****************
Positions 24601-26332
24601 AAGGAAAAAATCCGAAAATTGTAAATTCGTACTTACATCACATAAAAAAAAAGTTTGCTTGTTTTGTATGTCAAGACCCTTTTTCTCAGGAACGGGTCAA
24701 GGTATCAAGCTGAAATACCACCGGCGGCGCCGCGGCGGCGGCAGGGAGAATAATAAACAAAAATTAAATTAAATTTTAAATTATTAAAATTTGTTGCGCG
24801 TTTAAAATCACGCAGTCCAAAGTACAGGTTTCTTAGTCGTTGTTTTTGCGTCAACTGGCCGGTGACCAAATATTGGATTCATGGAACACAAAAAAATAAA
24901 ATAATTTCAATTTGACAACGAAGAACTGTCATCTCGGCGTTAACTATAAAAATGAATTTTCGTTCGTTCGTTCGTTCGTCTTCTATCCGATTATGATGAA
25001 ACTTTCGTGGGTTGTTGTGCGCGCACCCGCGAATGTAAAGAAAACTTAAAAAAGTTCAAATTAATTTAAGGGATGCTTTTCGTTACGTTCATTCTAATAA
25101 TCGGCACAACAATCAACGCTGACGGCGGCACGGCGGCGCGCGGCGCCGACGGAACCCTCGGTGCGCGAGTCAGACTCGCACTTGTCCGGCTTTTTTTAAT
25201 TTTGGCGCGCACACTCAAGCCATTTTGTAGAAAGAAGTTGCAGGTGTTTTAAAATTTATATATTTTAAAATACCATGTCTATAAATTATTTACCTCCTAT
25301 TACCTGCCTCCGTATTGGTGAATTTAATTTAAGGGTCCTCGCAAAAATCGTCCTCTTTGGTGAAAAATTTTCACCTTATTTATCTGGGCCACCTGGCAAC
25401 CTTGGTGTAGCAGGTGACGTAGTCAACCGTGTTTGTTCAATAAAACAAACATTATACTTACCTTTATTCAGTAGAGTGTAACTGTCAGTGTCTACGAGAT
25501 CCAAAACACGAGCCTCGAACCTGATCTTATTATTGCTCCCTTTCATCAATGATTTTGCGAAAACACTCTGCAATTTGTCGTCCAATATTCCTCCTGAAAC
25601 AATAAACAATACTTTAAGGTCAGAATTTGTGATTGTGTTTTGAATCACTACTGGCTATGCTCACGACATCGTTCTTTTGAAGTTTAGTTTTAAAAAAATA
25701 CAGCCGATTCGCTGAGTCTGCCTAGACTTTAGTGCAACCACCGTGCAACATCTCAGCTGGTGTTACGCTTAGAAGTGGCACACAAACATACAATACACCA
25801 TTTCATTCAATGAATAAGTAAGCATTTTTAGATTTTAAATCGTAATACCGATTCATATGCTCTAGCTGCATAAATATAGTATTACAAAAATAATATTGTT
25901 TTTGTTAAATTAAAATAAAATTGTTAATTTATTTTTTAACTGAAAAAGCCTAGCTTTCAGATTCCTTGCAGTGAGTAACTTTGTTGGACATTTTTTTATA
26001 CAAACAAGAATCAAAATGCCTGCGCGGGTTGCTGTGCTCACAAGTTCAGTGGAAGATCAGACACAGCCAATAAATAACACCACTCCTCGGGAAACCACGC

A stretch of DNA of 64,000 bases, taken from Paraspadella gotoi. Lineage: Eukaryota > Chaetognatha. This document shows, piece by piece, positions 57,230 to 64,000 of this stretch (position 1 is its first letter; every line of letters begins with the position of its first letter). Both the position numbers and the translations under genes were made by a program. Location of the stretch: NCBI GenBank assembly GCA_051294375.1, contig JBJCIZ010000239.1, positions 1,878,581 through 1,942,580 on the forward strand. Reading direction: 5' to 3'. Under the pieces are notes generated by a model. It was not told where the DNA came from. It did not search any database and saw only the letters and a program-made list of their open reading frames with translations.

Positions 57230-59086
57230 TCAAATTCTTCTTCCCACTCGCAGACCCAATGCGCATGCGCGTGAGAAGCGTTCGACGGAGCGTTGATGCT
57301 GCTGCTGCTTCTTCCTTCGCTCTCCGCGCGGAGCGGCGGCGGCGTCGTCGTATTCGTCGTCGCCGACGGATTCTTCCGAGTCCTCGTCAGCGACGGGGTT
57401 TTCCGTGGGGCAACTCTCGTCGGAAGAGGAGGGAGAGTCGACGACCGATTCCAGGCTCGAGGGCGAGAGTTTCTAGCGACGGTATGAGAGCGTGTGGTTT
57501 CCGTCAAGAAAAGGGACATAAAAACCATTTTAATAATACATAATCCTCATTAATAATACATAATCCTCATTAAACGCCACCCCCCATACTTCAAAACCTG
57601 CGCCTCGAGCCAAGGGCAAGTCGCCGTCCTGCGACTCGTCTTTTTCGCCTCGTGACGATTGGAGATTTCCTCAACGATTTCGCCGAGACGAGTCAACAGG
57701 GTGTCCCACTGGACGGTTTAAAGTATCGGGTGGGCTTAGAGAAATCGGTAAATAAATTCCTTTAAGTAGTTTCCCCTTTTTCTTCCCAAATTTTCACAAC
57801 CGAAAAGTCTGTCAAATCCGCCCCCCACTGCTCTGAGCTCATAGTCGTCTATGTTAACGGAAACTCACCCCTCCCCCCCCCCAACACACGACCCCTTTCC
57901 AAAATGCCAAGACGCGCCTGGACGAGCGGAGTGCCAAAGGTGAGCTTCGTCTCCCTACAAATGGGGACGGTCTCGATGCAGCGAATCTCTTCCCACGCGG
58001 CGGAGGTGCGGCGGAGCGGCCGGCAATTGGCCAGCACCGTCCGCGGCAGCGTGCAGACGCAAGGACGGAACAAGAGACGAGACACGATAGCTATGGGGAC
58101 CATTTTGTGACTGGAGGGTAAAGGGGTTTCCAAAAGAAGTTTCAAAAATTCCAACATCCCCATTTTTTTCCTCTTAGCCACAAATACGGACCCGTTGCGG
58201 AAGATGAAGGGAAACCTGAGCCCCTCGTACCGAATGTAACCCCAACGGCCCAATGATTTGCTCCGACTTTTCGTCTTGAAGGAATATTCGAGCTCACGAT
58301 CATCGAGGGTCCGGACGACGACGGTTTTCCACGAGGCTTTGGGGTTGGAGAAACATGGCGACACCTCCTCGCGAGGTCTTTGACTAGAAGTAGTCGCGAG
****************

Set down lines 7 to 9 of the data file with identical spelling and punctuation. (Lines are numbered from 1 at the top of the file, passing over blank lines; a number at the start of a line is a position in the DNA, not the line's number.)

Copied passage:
25101 TCGGCACAACAATCAACGCTGACGGCGGCACGGCGGCGCGCGGCGCCGACGGAACCCTCGGTGCGCGAGTCAGACTCGCACTTGTCCGGCTTTTTTTAAT
25201 TTTGGCGCGCACACTCAAGCCATTTTGTAGAAAGAAGTTGCAGGTGTTTTAAAATTTATATATTTTAAAATACCATGTCTATAAATTATTTACCTCCTAT
25301 TACCTGCCTCCGTATTGGTGAATTTAATTTAAGGGTCCTCGCAAAAATCGTCCTCTTTGGTGAAAAATTTTCACCTTATTTATCTGGGCCACCTGGCAAC